One of the benefits of the Iranian nuclear deal — for Iran, like the rest of the benefits — was the opportunity to recapitalize its military small arms, and not just its main priorities, worldwide Islamic terrorism abroad, and nuclear weapons at home.
The Iranian Revolutionary Guard Corps, an independent armed service modeled on the Nazi SS, has benefited with new AK-103 rifles from Russia. The IRGC has been using the new rifles for some months now. This is an image of one of the IRGC AK-103s, presumably in 5.45 x 39 mm caliber, published by the Iranian Tasnim news agency.
In August, the same agency published this story (as translated by the AEI Critical Threats Project):
- Iran purchases assault rifles from Russia. Tasnim News Agency reported that Iran has purchased AK-103 assault rifles from Russia. According to reports, “some units” in Iran’s armed forces will be equipped with the new rifle. (Tasnim News Agency)
The original link to Tasnim’s Persian-language story no longer works. More recently, a follow-up shows that the AK-103s have been issued and are being used in training (AEI translation again):
- IRGC units use AK-103 assault rifles in “Imam Ali” exercise. Some IRGC units used “new AK-103” assault rifles during the IRGC Ground Forces’ “Imam Ali” exercises last week in western Iran. Iran purchased AK-103s from Russia in August 2016. Defense Minister IRGC Brig. Gen. Mohammad Hossein Dehghan stated at the time of the purchase, “Production of light arms has been low in the last ten years due to the prioritization of air and naval projects. This purchase was made due to regional crises.” (Tasnim News Agency)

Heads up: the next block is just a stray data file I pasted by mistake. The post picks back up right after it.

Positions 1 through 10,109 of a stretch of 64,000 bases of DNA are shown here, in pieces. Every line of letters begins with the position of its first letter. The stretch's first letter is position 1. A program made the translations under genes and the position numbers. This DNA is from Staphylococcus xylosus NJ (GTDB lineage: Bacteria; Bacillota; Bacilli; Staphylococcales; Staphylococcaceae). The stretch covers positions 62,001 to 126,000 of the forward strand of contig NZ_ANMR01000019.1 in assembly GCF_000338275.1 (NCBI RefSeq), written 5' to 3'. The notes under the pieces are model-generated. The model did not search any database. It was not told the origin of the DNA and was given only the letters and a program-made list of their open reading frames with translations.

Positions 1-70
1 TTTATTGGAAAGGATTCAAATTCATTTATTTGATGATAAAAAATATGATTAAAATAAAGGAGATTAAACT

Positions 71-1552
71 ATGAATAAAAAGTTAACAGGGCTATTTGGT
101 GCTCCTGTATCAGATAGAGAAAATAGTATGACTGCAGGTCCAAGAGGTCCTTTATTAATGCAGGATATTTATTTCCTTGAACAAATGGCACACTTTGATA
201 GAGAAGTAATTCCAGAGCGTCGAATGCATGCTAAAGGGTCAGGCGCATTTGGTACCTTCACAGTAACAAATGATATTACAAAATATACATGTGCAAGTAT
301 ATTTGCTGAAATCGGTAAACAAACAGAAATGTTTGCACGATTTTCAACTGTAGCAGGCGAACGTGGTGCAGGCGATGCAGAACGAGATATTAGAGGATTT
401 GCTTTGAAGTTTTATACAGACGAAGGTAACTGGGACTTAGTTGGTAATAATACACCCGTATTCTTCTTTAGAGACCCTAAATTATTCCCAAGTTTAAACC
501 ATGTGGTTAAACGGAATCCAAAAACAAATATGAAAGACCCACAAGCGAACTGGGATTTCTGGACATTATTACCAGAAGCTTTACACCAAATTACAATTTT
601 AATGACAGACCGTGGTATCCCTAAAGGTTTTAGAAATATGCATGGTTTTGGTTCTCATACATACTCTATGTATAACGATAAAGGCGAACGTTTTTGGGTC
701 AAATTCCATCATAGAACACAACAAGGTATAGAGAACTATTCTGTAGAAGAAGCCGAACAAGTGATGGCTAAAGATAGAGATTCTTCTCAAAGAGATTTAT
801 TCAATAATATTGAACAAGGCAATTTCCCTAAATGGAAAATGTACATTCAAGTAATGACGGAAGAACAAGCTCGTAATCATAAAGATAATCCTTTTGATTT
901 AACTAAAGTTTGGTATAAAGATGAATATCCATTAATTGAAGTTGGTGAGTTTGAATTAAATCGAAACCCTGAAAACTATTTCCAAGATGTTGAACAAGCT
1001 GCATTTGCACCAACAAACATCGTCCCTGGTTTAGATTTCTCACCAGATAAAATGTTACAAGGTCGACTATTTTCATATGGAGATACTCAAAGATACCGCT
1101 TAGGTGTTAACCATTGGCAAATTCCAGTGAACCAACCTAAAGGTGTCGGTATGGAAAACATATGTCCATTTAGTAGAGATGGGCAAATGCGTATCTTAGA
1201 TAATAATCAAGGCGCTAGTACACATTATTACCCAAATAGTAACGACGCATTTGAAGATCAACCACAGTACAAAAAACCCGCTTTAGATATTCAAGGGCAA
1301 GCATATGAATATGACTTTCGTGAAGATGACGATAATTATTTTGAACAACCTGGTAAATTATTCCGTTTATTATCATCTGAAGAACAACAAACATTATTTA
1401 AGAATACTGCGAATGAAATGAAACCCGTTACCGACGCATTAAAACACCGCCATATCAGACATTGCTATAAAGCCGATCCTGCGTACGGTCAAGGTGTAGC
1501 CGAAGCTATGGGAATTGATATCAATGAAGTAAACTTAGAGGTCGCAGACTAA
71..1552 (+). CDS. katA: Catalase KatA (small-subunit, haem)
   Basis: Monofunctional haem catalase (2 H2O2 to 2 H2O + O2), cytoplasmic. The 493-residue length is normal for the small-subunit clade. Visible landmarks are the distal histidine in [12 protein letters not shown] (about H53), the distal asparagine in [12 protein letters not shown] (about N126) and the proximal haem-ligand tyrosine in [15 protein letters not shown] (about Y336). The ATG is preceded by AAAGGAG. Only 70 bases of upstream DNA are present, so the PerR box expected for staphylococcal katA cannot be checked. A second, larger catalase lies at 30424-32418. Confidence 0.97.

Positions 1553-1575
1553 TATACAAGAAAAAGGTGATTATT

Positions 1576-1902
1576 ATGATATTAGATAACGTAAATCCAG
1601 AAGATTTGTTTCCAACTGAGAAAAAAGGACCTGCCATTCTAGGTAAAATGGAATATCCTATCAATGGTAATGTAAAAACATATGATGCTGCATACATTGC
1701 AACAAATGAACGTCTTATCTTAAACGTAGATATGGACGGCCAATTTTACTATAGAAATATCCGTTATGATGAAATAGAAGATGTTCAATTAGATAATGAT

This link to Tasnim works at present, but may fail soon.
Most intriguing is the suggestion that the Iranian small arms production capacity is insufficient. It may be an indicator that Iran has been starving general purpose forces as it spends lavishly on nuclear armament and terrorism promotion. It may simply mean that the vast infusion of American cash from the pro-Iranian Obama Administration allowed Iran to modernize forces across the board. Or we may be reading far too much into a routine replacement of old rifles.
This post first appeared on weaponsman.com
WeaponsMan is a blog about weapons. Primarily ground combat weapons, primarily small arms and man-portable crew-served weapons. The site owner is a former Special Forces weapons man (MOS 18B, before the 18 series, 11B with Skill Qualification Indicator of S), and you can expect any guest columnists to be similarly qualified.